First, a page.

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Gay Masculinities (SAGE Series on Men and Masculinity) 1st Edition
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Top Customer Reviews
Unlike many other anthologies where a large chuck of the contributions are only tangential to the topic at hand, in every chapter here, masculinity is consistently brought up. I felt that this book was fairly accessible, but the academic and heavily sociological tone may turn off some readers.
This book tries hard to be inclusive. Though about gay men's masculinity, it brings up women, feminine gay men, and even straight men. Unlike much work that can only investigate one axis of identity, this book brings up age, class, and race well. It has impressive works on Latino and Asian-American gay men. However, I was disappointed that there was no chapter on black gay men. Some readers may be disappointed that bisexual men are not really covered here and that gay men are consistently contrasted with straight men as if the two categories were exhaustive. Chapters discussed populations in Spokane, Southern California, and Texas. With the exception of New York City, this book seemed very West Coast-focused. That's probably due to the editor's residence, but the point is that this book's conclusions might not be true all over the nation.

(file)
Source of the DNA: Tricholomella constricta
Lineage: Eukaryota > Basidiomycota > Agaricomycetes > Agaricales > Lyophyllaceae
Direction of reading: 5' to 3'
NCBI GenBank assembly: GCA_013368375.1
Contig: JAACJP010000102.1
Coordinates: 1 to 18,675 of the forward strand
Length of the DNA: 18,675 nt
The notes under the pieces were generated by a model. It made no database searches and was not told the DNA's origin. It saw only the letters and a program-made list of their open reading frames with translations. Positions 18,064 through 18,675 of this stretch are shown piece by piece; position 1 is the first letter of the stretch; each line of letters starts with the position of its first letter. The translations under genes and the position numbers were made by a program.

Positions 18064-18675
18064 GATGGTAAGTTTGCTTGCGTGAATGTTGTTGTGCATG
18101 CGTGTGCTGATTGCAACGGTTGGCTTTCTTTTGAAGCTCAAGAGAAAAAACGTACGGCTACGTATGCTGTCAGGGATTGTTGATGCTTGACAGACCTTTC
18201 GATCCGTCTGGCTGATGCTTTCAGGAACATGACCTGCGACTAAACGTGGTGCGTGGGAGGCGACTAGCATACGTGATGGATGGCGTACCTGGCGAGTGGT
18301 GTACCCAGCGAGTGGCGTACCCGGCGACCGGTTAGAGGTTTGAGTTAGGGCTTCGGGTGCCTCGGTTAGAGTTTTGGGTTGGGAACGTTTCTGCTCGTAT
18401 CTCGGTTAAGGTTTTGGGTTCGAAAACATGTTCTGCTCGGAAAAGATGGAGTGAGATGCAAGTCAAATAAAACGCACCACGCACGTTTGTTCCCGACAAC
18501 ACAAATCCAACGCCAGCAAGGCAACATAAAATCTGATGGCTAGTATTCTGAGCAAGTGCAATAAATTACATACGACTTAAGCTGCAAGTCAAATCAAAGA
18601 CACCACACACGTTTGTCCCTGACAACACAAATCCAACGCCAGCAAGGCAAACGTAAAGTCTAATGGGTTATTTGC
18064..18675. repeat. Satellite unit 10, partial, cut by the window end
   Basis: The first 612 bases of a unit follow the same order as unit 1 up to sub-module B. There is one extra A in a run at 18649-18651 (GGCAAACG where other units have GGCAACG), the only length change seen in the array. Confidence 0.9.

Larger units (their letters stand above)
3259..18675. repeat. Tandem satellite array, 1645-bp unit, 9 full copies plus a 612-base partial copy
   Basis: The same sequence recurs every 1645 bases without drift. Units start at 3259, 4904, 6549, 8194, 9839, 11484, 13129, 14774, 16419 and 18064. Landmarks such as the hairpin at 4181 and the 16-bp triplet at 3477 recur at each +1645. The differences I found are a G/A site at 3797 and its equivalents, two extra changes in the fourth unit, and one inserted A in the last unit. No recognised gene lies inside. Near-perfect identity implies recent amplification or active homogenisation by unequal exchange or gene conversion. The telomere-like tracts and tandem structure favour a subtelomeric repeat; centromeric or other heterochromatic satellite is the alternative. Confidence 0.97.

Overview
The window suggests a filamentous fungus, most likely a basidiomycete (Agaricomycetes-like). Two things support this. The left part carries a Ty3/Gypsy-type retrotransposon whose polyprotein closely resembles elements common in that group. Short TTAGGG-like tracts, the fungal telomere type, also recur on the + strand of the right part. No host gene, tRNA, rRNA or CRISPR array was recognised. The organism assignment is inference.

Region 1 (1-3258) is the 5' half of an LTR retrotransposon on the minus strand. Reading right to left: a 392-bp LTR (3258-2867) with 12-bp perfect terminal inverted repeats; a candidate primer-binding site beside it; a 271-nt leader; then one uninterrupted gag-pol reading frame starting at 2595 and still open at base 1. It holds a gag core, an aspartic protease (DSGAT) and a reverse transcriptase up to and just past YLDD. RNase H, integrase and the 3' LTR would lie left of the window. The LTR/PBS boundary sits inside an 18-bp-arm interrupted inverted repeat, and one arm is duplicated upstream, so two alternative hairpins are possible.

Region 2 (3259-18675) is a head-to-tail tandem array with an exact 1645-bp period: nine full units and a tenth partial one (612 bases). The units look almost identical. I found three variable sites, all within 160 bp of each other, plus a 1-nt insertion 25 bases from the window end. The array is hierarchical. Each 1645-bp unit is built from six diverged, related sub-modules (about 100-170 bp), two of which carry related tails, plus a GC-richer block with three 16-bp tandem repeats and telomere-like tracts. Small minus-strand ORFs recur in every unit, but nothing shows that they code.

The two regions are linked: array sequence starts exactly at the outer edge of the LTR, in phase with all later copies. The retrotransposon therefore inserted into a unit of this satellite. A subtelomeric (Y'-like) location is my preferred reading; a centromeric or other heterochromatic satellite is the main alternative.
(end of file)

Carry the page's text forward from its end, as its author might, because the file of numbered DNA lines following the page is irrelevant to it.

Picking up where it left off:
This book was a decent mix of men's studies, gay studies, and sociology.
In another chapter its writer concludes that some gay men actually think they basically don't differ from straight men just because of their difference in sexual orientation. Now that's something that should be emphasised, but the whole collection of essays seems to be rather about how gay men are somehow special or different while straight men are all the good old emotionless blokes.
Another funny thing was when in a chapter its writer complained that there are some gay men who object to a link of feminism and the gay rights movement or try to prove they are not chauvinistic when she thinks they obviously are. I thought that made the whole intentions of her article clear.Read more ›